The anime version of Hans Christian Anderson's The Little Mermaid, originally entitled Anderson Dowa: Ningyo Hime, was released in 1979. My mum got me an English-dubbed copy when I was an ickle tiny kid, and it somehow lasted the wear and tear of the years. I still keep that beloved vidtape, even if it's old and battered and I already have a newer VCD copy.
The little mermaid is this version is blonde, just as she was described in the original tale. (Addendum: My mistake. My brain told me the mermaid is blonde, and Bia has notified me that my brain is mistaken, which it is. The book never explicits states her hair colour.) Her name here is Marina, and she shars some similarities with Ariel in that she's spirited, has a little marine friend (although in this case it's a baby dolphin named Fritz), goes to the surface when she's not supposed to and is innocent and cheerful. But this version, being much closer to Mr Andersen's original story, is obviously sadder and deals more about innocence giving away to maturity, and that true love doesn't necessary lead to a happy ending.
As this version is relatively close to the original tale it might not be worth recapping, but I'm going to do it again anyway, spoilers and all. Marina is the youngest of the six daughters of the sea king, and as the movie starts, she is carefree and wide-eyed, much to the amusement of her grandmother and elder sisters. One day she finds a statue of a handsome human boy in a sunken ship, and she starts daydreaming about him. Not too long later when she sneaks up to the surface with Fritz, she sees a ship and discovers that the real deal is even better. The boy turns out to be a Prince, and needless to say, for Marina it's love at first sight.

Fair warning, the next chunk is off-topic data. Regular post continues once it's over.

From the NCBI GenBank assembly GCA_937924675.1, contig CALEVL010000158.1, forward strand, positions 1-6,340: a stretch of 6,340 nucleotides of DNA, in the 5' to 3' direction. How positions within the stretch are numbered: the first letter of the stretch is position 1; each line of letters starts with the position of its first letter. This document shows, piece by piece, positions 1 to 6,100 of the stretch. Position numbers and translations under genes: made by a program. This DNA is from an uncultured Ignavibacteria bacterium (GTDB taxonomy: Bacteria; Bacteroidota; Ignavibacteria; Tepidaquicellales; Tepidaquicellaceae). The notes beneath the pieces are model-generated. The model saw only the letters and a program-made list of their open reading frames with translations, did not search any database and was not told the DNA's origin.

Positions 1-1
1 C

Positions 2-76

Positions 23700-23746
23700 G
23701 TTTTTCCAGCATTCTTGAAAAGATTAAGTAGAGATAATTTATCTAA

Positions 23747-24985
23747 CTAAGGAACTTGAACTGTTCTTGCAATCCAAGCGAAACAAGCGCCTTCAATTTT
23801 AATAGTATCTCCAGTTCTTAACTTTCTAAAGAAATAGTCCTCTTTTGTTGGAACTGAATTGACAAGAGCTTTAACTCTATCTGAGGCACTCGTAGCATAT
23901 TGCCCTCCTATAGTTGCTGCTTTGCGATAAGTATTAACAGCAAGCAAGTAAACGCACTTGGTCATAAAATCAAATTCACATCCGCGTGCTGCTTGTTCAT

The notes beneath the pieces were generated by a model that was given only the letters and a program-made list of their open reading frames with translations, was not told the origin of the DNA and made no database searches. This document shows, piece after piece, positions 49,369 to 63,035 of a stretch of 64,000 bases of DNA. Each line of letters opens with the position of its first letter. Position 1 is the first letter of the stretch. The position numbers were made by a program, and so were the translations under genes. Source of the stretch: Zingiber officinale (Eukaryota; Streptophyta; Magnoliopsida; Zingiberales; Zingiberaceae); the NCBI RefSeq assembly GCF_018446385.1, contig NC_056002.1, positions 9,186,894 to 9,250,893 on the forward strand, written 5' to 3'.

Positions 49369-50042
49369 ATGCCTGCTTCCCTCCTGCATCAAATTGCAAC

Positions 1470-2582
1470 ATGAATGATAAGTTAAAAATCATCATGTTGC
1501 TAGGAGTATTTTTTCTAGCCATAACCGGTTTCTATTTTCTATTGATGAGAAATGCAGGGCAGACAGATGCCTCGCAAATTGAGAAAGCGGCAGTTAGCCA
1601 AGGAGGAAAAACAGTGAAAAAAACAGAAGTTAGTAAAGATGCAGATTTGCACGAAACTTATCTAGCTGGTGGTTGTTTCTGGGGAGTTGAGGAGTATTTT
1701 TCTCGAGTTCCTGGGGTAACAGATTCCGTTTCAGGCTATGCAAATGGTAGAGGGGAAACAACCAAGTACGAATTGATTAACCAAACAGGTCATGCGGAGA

Then boom! A huge storm makes its entrance. The tough ship sinks, and Marina saves her Prince. The fellow, who was rather preoccupied with drowning, only manages to get a glimpse of Marina before falling into unconsciousness. Marina takes the Prince to the shore just as morning comes, and though she tries to wake him up she suddenly hears a group of girls approaching from a nearby church on the beach. Marina has no choice but to quickly hide, allowing a dark-haired girl from among the church girls to rush to the Prince and be the one that he first sees when he does wake up.
Marina can't think straight, being madly in love and all, so when she finds out that the Prince is staying at the beach-side Summer Palace, she hurries off to the sea witch to ask for legs. (Of note, this sea witch is a fiercer, sexier version unlike any I've seen before or since.) Fritz tries to convince Marina not to go through with it, but she's too determined to listen to reason. Marina trades in her voice for legs, and has to win the Prince's heart, for if he marries another, the morning after the wedding she'll turn into sea-foam.
Off to land Marina goes, leaving a very depressed Fritz. She takes the potion once she's on the beach in front of the Summer Palace and collapses from the pain, just to be woken up not too long later by - who else? - the Prince himself. The Prince is quite the gentleman and takes her under his care. They get along very well, despite Marina not being able to talk and cannot explain who she really is.